Saying the U.S. cannot afford “to keep putting Latin America on the back burner,” Sen. Marc Rubio (R-Fla.) wants us to “enhance trade and economic ties.” Regarding Cuba specifically, we should find “new ways to increase connectivity among
Cubans, and expand access to 21st century technologies on the island.”
Why then does Rubio oppose lifting the Cuba embargo, which forbids the shipment of information-technology products?
As we’ve seen in the Middle East, the Internet makes it harder for dictators to stay in power. And it is bad policy, economically and politically, to forbid U.S. investment in Cuba, just when Cubans are beginning to experiment with free enterprise.
The embargo is a “job killer” (a favorite expression of Rubio’s), as it compels the U.S. to forfeit
11 million potential consumers to the likes of China and Venezuela.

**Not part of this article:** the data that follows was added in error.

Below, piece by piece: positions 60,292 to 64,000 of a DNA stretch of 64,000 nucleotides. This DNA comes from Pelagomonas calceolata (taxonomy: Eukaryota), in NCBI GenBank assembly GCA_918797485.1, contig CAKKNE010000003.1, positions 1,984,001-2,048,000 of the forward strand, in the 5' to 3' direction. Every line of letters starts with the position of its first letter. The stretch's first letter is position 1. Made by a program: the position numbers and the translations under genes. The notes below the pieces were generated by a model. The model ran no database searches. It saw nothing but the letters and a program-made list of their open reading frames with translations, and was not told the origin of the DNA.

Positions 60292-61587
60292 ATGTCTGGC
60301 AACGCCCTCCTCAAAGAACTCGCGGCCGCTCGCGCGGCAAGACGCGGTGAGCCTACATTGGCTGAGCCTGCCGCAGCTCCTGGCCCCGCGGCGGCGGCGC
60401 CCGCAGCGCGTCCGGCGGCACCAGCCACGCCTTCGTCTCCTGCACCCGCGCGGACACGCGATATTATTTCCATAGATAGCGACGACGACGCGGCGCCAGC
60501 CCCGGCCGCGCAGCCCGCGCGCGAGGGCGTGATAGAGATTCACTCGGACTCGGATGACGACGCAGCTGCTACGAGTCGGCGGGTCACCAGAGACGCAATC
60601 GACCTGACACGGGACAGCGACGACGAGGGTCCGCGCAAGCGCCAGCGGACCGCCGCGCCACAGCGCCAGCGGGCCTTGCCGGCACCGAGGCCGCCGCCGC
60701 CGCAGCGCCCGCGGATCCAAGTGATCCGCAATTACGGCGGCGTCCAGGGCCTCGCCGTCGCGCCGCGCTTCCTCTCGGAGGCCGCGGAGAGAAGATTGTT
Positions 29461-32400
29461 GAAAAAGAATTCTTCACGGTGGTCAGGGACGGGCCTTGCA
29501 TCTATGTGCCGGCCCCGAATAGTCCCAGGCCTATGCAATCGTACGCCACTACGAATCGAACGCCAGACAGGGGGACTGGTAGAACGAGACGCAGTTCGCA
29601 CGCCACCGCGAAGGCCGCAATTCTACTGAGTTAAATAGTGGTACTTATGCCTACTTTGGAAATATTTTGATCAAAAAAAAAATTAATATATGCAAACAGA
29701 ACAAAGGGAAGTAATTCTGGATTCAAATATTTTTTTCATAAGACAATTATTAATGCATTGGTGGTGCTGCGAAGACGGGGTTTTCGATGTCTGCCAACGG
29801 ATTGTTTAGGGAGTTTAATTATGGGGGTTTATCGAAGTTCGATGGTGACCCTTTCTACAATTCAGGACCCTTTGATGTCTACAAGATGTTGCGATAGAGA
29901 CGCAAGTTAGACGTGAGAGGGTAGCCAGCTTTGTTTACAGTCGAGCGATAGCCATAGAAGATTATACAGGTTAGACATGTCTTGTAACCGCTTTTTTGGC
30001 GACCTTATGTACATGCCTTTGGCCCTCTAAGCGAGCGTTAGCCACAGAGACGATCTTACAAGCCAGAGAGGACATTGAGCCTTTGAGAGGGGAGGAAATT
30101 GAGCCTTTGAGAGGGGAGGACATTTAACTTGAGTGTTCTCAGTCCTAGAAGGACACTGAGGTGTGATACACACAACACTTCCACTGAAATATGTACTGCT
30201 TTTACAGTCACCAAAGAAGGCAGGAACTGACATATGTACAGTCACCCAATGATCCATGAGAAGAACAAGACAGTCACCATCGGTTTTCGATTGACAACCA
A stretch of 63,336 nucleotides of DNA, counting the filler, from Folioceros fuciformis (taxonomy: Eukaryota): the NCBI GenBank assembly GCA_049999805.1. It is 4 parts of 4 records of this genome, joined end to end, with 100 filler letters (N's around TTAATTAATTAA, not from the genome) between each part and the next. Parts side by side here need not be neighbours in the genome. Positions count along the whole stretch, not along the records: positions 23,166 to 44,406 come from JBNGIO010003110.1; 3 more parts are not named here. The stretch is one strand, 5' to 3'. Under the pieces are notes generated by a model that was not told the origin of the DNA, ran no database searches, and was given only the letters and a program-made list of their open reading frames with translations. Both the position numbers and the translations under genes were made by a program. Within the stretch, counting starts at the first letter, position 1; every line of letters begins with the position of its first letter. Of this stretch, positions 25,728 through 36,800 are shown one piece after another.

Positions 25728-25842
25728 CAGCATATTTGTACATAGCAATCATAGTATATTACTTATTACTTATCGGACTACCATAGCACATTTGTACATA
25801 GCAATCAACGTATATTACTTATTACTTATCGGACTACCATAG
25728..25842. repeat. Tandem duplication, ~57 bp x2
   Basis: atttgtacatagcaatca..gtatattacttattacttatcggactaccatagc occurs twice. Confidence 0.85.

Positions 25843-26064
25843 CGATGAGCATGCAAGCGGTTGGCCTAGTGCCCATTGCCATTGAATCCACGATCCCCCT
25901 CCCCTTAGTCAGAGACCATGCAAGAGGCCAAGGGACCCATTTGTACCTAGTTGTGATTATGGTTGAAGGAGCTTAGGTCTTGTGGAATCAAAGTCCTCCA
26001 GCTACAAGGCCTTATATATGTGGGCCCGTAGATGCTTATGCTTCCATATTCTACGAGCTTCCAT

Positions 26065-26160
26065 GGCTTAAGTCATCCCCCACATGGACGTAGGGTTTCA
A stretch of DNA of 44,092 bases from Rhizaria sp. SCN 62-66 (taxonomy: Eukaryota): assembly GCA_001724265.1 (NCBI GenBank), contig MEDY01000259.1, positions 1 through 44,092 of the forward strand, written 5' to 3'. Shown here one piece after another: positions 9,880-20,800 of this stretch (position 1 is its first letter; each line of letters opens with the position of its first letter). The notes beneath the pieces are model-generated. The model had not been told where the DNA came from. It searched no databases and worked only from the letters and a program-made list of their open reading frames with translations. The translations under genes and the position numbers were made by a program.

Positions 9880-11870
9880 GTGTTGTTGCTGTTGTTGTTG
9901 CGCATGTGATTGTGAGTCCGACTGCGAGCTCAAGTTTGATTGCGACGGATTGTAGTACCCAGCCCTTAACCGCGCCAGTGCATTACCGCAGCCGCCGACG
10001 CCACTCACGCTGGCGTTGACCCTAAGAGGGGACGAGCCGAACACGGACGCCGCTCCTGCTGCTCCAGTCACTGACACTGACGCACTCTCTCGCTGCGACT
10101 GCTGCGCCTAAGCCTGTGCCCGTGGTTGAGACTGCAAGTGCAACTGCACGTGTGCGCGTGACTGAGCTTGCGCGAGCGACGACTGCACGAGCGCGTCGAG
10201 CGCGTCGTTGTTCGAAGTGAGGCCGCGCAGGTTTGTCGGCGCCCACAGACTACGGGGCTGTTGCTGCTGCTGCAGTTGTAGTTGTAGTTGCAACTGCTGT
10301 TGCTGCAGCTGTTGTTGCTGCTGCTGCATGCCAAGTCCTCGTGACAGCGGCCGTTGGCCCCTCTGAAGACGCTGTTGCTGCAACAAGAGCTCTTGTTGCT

San Luis Obispo
Rubio certainly enhanced his credentials for national office in his convincing argument for more U.S. involvement in Latin America. For too long we have concentrated on international concerns in Europe, the Middle East and, now, Asia, ignoring the growing population and economic powerhouses in our backyard.
Even in Latin America we are not free of international politics, as countries on other continents have made substantial gains in this region. From an Iran that sponsors terrorism and has footholds in a number of Latin American countries, including Venezuela and Cuba, to a China that has extended its economic power to the area, we have been lax in maintaining our relations with democratic nations in the region.
Though not arguing for a return to the Monroe Doctrine and its exclusivity for the United States, we should make our presence felt positively with our neighbors.
Silver Spring, Md.